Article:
IN RE: Jennifer S. Solomon

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Supreme Court, Appellate Division, Second Department, New York.

IN RE: Jennifer S. Solomon, respondent, v. Marc H. Fishman, appellant.

2017–07774 (Docket No. O–7850–14/14A/15D/16H/16J)

Decided: June 27, 2018

REINALDO E. RIVERA, J.P. JOSEPH J. MALTESE BETSY BARROS LINDA CHRISTOPHER, JJ. Del Atwell, East Hampton, NY, for appellant. Nicole E. Feit, White Plains, NY, for respondent. Kathleen M. Hannon, Scarsdale, NY, attorney for the children.

Argued—May 24, 2018

DECISION & ORDER

In a family offense proceeding pursuant to Family Court Act article 8, the father appeals from an order of commitment of the Family Court, Westchester County (Michelle I. Schauer, J.), dated June 27, 2017.  The order of commitment, in effect, confirmed a decision of the same court dated September 2, 2016, made after a hearing, determining that the father willfully violated a temporary order of protection and an interim order of visitation, and committed him to the custody of the Westchester County Correctional Facility for a period of 21 days unless sooner discharged according to law.

ORDERED that the appeal from so much of the order of commitment as committed the father to the Westchester County Correctional Facility for a period of 21 days is dismissed as academic, without costs or disbursements, as the period of incarceration has expired (see Matter of Becker v. Guenther, 150 AD3d 985);  and it is further,

ORDERED that the order of commitment is affirmed insofar as reviewed, without costs or disbursements.

The father and the mother have four children together.  They have been divorced since August 2012.  There have been numerous post-matrimonial proceedings and motions made in both the Family Court and the Supreme Court since the parties' divorce, regarding a plethora of issues, including child support arrears, parental access, and the father's failure to comply with various court orders.  In the course of a family offense proceeding commenced by the mother by a petition dated June 11, 2014, the Family Court issued a series of temporary orders of protection and interim orders on behalf of the mother and the subject children with respect to the father.  Beginning in June 2014, the mother filed a series of petitions in the Family Court alleging that the father had violated certain provisions of the temporary orders of protection and interim orders.  The court conducted a fact-finding hearing on the violation petitions that began on June 28, 2016, and concluded on September 2, 2016, at which time the court found that the father had willfully violated the terms of a temporary order of protection and an interim order of visitation, both dated April 6, 2016.  After a dispositional hearing, the Family Court issued an order of commitment dated June 27, 2017, which, in effect, confirmed the court's decision that the father willfully violated the prior court orders, and committed the father to the custody of the Westchester County Correctional Facility for a period of 21 days unless sooner discharged according to law.  The father appeals from the order of commitment.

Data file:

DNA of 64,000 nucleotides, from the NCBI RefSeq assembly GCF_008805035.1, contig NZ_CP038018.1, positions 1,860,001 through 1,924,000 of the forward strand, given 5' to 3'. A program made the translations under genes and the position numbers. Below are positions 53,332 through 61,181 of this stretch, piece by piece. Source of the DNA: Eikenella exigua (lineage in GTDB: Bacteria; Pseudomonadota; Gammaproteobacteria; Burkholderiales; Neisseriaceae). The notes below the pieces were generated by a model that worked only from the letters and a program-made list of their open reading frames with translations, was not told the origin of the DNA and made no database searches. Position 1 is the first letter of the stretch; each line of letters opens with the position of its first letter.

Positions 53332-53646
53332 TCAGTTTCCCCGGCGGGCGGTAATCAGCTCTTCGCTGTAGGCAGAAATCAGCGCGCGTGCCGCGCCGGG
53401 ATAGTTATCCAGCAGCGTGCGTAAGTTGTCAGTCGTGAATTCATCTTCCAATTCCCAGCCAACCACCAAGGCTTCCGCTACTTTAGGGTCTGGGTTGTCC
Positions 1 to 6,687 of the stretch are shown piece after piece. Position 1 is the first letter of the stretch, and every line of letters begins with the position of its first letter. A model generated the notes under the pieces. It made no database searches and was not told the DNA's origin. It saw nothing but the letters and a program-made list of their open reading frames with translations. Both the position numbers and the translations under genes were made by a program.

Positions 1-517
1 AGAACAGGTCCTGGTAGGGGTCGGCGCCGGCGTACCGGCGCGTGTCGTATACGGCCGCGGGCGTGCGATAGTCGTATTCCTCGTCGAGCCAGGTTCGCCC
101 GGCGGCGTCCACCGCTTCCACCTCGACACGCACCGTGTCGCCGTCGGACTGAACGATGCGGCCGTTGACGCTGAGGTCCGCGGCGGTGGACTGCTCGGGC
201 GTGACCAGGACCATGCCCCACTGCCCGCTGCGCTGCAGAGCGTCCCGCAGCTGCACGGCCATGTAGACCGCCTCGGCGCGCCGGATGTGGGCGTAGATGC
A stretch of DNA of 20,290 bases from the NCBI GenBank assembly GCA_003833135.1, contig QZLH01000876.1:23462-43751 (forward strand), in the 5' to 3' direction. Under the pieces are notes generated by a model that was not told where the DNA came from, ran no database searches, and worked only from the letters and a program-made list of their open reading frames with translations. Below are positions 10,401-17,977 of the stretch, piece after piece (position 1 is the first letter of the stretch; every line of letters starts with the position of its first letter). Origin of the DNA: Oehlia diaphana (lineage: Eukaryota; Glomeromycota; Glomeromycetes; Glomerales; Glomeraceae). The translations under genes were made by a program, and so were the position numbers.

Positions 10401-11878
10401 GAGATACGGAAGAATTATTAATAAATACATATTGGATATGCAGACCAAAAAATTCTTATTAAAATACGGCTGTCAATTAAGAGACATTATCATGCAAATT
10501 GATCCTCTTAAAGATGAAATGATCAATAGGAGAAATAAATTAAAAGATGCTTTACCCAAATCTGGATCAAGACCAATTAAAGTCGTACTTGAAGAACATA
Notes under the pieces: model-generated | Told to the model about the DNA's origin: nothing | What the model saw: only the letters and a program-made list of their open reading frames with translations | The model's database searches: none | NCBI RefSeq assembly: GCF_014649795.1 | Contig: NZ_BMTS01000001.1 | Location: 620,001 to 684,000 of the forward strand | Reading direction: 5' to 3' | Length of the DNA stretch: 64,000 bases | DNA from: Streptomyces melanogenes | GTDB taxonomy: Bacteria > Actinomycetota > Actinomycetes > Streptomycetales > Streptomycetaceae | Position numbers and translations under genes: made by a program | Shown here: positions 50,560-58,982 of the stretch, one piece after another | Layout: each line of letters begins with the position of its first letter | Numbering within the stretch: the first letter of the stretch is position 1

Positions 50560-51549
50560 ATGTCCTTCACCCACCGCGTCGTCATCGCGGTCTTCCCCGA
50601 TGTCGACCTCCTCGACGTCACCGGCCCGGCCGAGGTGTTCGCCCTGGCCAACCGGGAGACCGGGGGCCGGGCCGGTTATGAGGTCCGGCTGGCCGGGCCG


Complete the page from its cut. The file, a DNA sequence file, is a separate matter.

The appeal from so much of the order of commitment as committed the father to the custody of the Westchester County Correctional Facility for a period of 21 days must be dismissed as academic, as the period of incarceration has ended (see Matter of Savas v. Bruen, 154 AD3d 859, 860;  Matter of Becker v. Guenther, 150 AD3d 985, 985;  Matter of Pace v. Douglas, 141 AD3d 530, 530).  However, in light of the enduring consequences which could flow from the determination that the father violated the subject temporary order of protection and interim order of visitation, the appeal from so much of the order of commitment as, in effect, confirmed the determination that the father was in willful violation of those orders, is not academic (see Matter of Pace v. Douglas, 141 AD3d at 530).

Contrary to the father's contentions, it was not necessary for the Family Court to find that the father had committed a family offense or a crime prior to making the determination that he willfully violated the subject orders (see Matter of Lisa T. v. King E.T., 30 NY3d 548, 551;  Matter of Santiago v. Santiago, 158 AD3d 772, 773).  Moreover, the court properly found, beyond a reasonable doubt, that the father willfully violated provisions of the subject orders, having freely admitted to engaging in conduct constituting such willful violations (see Matter of Rubackin v. Rubackin, 62 AD3d 11, 15).

RIVERA, J.P., MALTESE, BARROS and CHRISTOPHER, JJ., concur.

ENTER:

Aprilanne Agostino

Clerk of the Court